When DARZALEX® dosing was interrupted in the setting of ASCT (CASSIOPEIA) for a median of 3.75 months (range: 2.4 to 6.9 months), upon re-initiation of DARZALEX®, the incidence of infusion-related reactions was 11% for the first infusion following ASCT. Infusion-related reactions occurring at re-initiation of DARZALEX® following ASCT were consistent in terms of symptoms and severity (Grade 3 or 4: <1%) with those reported in previous studies at Week 2 or subsequent infusions. In EQUULEUS, patients receiving combination treatment (n=97) were administered the first 16 mg/kg dose at Week 1 split over two days, ie, 8 mg/kg on Day 1 and Day 2, respectively. The incidence of any grade infusion-related reactions was 42%, with 36% of patients experiencing infusion-related reactions on Day 1 of Week 1, 4% on Day 2 of Week 1, and 8% with subsequent infusions.

Pre-medicate patients with antihistamines, antipyretics, and corticosteroids. Frequently monitor patients during the entire infusion. Interrupt DARZALEX® infusion for reactions of any severity and institute medical management as needed. Permanently discontinue DARZALEX® therapy if an anaphylactic reaction or life-threatening (Grade 4) reaction occurs and institute appropriate emergency care. For patients with Grade 1, 2, or 3 reactions, reduce the infusion rate when re-starting the infusion.

To reduce the risk of delayed infusion-related reactions, administer oral corticosteroids to all patients following DARZALEX® infusions. Patients with a history of chronic obstructive pulmonary disease may require additional post-infusion medications to manage respiratory complications. Consider prescribing short- and long-acting bronchodilators and inhaled corticosteroids for patients with chronic obstructive pulmonary disease.

Interference With Serological Testing

Daratumumab binds to CD38 on red blood cells (RBCs) and results in a positive Indirect Antiglobulin Test (Indirect Coombs test). Daratumumab-mediated positive Indirect Antiglobulin Test may persist for up to 6 months after the last daratumumab infusion. Daratumumab bound to RBCs masks detection of antibodies to minor antigens in the patient’s serum. The determination of a patient’s ABO and Rh blood type is not impacted. Notify blood transfusion centers of this interference with serological testing and inform blood banks that a patient has received DARZALEX®. Type and screen patients prior to starting DARZALEX®.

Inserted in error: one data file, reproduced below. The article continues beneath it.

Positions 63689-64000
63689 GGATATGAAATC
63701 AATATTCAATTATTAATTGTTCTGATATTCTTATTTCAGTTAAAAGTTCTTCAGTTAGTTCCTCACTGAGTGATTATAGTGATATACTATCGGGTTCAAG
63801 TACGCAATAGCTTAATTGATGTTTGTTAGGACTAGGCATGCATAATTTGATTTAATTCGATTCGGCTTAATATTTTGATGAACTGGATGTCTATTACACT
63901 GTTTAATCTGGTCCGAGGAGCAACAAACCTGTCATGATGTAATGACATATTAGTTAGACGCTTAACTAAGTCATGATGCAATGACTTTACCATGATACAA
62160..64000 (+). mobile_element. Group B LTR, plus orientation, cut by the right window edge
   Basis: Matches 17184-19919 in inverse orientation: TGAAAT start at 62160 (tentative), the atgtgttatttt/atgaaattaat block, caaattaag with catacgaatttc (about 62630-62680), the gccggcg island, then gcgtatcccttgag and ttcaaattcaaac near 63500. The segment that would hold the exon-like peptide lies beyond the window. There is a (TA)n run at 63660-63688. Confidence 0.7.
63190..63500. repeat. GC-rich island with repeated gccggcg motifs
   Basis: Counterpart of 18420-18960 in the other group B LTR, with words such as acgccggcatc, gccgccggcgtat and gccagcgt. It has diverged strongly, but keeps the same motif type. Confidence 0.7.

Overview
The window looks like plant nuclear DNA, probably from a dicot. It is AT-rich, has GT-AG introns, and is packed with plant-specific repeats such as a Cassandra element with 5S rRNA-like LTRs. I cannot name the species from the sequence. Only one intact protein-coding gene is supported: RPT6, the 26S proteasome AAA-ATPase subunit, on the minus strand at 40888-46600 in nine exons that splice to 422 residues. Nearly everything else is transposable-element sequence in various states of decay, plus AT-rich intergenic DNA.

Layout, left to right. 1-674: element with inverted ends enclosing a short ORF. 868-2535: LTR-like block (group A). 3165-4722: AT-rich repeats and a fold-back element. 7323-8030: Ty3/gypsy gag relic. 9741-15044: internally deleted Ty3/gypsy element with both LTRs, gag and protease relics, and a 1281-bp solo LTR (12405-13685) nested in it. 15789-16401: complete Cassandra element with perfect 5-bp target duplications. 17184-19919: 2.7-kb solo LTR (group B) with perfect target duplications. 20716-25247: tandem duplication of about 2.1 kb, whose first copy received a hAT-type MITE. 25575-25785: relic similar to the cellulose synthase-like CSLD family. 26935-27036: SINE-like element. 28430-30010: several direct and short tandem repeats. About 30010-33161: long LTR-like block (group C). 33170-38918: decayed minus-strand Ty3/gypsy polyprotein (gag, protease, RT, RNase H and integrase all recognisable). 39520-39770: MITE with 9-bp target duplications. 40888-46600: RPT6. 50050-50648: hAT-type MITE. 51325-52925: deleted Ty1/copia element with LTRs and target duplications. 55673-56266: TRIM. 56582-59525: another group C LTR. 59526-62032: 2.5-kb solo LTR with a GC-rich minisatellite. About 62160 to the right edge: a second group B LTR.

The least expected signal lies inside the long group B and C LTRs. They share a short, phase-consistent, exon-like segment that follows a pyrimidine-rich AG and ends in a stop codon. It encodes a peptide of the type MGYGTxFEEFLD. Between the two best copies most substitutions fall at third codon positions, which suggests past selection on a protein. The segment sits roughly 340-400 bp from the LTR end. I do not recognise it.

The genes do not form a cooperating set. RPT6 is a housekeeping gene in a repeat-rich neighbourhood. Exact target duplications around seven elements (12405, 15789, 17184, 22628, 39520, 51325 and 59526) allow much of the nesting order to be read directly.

Neutropenia and Thrombocytopenia

DARZALEX® may increase neutropenia and thrombocytopenia induced by background therapy. Monitor complete blood cell counts periodically during treatment according to manufacturer’s prescribing information for background therapies. Monitor patients with neutropenia for signs of infection. Consider withholding DARZALEX® until recovery of neutrophils or for recovery of platelets.

Interference With Determination of Complete Response

Daratumumab is a human IgG kappa monoclonal antibody that can be detected on both the serum protein electrophoresis (SPE) and immunofixation (IFE) assays used for the clinical monitoring of endogenous M-protein. This interference can impact the determination of complete response and of disease progression in some patients with IgG kappa myeloma protein.

Embryo-Fetal Toxicity

Based on the mechanism of action, DARZALEX® can cause fetal harm when administered to a pregnant woman. DARZALEX® may cause depletion of fetal immune cells and decreased bone density. Advise pregnant women of the potential risk to a fetus. Advise females with reproductive potential to use effective contraception during treatment with DARZALEX® and for 3 months after the last dose.

The combination of DARZALEX® with lenalidomide, pomalidomide, or thalidomide is contraindicated in pregnant women, because lenalidomide, pomalidomide, and thalidomide may cause birth defects and death of the unborn child. Refer to the lenalidomide, pomalidomide, or thalidomide prescribing information on use during pregnancy.

ADVERSE REACTIONS

The most frequently reported adverse reactions (incidence ≥20%) were: upper respiratory infection, neutropenia, infusion-related reactions, thrombocytopenia, diarrhea, constipation, anemia, peripheral sensory neuropathy, fatigue, peripheral edema, nausea, cough, pyrexia, dyspnea, and asthenia. The most common hematologic laboratory abnormalities (≥40%) with DARZALEX® are: neutropenia, lymphopenia, thrombocytopenia, leukopenia, and anemia.

Please click here to see the full Prescribing Information.

cp-60862v6